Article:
Why did Greek philosophy begin in the sixth century BCE? Why did Indian philosophy begin at about the same time? Why did the earliest philosophy take the form that it did? Why was this form so similar in Greece and India? And how do we explain the differences between them? These questions can only be answered by locating the philosophical intellect within its entire societal context, ignoring neither ritual nor economy. The cities of Greece and northern India were in this period distinctive also by virtue of being pervasively monetised. The metaphysics of both cultures is marked by the projection (onto the cosmos) and the introjection (into the inner self) of the abstract, all-pervasive, quasi-omnipotent, impersonal substance embodied in money (especially coinage). And in both cultures this development accompanied the interiorisation of the cosmic rite of passage (in India sacrifice, in Greece mystic initiation).
Richard Seaford (University of Exeter)
Cambridge University Press
Country of Publication:
05 December 2019
Professional and scholarly
Part I. Introductory: 1. Summary; 2. Explanations; Part II. The Earliest Texts: 3. Sacrifice and reciprocity in the earliest texts; 4. Self, society, and universe in the earliest texts; Part III. Unified Self, Monism, And Cosmic Cycle in India: 5. The economics of sacrifice; 6. Inner self and universe; 7. The powerful individual; 8. The formation of monism; 9. The hereafter; 10. Reincarnation and karma; Part IV. Unified Self, Monism, And Cosmic Cycle in Greece: 11. Psuche and the interiorisation of mystery-cult; 12. Monism and inner self; 13. Money and the inner self in Greece; 14. Community and individual; 15. Plato; Part V. Conclusion: 16. The complex imagining of universe and inner self; 17. Ritual, money, society and metaphysics.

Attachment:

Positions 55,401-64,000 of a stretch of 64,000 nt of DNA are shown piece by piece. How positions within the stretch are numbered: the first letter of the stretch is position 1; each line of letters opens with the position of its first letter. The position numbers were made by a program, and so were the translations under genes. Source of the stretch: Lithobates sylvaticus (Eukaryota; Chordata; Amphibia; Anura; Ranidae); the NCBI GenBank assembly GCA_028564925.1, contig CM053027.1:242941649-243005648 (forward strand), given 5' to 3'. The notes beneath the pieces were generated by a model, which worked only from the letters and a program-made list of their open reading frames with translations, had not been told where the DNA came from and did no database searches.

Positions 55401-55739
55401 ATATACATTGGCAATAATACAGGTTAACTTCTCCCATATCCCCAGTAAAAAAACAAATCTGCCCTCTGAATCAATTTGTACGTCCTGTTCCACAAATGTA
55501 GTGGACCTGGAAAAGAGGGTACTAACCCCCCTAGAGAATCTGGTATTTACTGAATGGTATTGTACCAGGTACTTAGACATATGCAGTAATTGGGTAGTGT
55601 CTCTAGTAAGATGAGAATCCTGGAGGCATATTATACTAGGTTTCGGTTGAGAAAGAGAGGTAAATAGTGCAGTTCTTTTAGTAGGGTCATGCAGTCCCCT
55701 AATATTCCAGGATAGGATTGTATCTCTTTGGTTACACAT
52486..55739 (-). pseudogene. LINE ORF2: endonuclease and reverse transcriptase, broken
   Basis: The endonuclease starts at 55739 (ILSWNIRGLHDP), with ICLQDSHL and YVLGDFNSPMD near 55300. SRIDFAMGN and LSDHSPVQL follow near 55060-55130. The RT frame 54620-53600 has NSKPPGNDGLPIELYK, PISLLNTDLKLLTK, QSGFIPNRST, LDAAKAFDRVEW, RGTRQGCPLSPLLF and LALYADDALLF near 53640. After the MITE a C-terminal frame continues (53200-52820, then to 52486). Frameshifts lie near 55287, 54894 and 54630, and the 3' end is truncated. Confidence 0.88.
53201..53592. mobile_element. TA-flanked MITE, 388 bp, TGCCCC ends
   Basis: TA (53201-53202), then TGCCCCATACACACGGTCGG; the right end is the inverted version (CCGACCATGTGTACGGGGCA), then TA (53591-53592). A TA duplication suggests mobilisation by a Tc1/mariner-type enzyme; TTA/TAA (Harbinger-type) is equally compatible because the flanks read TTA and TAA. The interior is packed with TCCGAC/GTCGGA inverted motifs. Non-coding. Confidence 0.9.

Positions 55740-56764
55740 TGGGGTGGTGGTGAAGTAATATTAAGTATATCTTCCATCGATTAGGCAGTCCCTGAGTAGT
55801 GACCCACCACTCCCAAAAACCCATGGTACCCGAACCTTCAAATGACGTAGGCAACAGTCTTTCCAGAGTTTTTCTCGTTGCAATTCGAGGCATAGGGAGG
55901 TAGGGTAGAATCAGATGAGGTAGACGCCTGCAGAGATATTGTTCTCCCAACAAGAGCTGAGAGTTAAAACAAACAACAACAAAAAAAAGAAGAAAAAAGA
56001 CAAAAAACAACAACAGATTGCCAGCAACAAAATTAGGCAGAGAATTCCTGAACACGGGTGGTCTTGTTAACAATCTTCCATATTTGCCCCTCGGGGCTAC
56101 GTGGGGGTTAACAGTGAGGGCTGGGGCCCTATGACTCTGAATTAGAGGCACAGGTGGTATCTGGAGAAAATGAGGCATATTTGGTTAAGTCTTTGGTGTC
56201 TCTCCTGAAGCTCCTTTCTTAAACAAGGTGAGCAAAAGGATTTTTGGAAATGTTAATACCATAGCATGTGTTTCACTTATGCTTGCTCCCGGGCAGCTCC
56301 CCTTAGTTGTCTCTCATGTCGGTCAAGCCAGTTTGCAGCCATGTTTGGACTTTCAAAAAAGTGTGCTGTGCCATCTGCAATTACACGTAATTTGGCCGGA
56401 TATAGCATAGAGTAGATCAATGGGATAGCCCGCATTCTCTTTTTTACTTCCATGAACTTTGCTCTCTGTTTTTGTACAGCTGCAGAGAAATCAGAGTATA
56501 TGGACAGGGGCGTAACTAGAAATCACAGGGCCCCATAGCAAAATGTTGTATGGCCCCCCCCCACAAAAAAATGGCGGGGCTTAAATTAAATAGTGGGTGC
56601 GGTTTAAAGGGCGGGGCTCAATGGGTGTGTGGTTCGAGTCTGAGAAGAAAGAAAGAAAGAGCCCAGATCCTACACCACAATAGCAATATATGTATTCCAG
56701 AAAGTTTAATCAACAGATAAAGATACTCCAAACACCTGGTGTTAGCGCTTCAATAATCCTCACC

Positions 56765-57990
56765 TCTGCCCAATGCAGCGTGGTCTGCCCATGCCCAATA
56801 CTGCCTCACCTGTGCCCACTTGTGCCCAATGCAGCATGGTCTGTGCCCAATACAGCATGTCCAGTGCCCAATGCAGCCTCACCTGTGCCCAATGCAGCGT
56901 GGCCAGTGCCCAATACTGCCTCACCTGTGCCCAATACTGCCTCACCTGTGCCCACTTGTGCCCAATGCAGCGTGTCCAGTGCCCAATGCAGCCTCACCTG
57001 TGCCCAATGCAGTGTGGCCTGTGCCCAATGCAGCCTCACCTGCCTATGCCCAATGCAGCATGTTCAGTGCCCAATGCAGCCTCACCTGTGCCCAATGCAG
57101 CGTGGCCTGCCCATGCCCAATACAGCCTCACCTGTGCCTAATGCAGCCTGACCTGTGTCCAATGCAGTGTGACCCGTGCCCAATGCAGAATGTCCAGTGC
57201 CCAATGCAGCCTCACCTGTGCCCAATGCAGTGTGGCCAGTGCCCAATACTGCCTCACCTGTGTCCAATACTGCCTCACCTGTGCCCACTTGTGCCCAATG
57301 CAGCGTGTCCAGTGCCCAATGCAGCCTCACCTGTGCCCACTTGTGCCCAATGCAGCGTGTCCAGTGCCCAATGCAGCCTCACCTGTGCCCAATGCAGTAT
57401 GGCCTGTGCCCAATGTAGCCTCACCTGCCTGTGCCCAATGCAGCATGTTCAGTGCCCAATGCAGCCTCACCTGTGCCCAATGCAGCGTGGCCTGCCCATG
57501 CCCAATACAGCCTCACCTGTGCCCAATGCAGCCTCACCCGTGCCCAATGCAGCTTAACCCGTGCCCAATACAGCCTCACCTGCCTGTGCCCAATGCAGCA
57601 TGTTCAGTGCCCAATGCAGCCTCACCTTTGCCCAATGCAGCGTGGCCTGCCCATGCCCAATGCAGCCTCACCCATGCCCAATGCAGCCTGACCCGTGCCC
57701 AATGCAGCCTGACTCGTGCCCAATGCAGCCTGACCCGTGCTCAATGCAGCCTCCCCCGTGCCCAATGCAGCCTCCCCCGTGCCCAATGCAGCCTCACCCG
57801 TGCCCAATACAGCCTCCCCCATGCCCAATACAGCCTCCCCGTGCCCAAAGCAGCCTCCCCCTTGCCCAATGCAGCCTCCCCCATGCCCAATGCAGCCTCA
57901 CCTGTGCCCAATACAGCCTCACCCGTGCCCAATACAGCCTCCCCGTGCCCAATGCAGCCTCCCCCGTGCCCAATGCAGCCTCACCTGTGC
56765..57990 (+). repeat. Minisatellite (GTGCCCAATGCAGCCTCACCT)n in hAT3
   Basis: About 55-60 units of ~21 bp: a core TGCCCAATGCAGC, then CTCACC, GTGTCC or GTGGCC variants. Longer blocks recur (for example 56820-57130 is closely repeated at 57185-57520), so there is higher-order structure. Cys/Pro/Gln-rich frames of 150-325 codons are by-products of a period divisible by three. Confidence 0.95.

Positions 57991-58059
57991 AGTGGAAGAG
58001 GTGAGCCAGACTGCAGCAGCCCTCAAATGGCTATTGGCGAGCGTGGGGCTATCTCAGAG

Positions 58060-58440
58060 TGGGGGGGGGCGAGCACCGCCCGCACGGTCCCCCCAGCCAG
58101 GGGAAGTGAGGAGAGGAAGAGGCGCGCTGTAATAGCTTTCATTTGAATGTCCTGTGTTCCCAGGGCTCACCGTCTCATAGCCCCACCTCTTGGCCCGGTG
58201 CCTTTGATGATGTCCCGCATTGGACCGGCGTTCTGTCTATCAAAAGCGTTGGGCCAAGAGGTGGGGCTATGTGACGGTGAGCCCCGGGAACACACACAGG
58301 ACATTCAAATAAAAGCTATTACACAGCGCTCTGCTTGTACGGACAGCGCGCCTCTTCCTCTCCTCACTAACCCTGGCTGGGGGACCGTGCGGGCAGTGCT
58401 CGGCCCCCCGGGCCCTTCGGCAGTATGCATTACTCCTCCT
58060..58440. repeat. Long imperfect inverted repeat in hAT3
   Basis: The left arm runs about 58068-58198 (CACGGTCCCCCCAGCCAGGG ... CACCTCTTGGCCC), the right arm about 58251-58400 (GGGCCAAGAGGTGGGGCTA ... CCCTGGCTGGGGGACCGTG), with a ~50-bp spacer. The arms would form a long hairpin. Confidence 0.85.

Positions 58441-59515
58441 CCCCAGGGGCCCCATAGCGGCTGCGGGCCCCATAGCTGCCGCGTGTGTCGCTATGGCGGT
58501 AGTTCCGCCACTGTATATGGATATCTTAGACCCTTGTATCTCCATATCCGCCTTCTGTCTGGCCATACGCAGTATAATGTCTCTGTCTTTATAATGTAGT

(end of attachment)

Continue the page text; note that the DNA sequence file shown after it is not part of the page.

Richard Seaford is Emeritus Professor of Ancient Greek at the University of Exeter. His books include commentaries on Euripides' Cyclops and on Euripides' Bacchae, as well as Reciprocity and Ritual (1994), Dionysos (2006), Money and the Early Greek Mind (Cambridge, 2004), and Cosmology and the Polis (Cambridge, 2012). A volume of his selected papers has recently been published entitled Tragedy, Ritual and Money in Ancient Greece (Cambridge, 2018).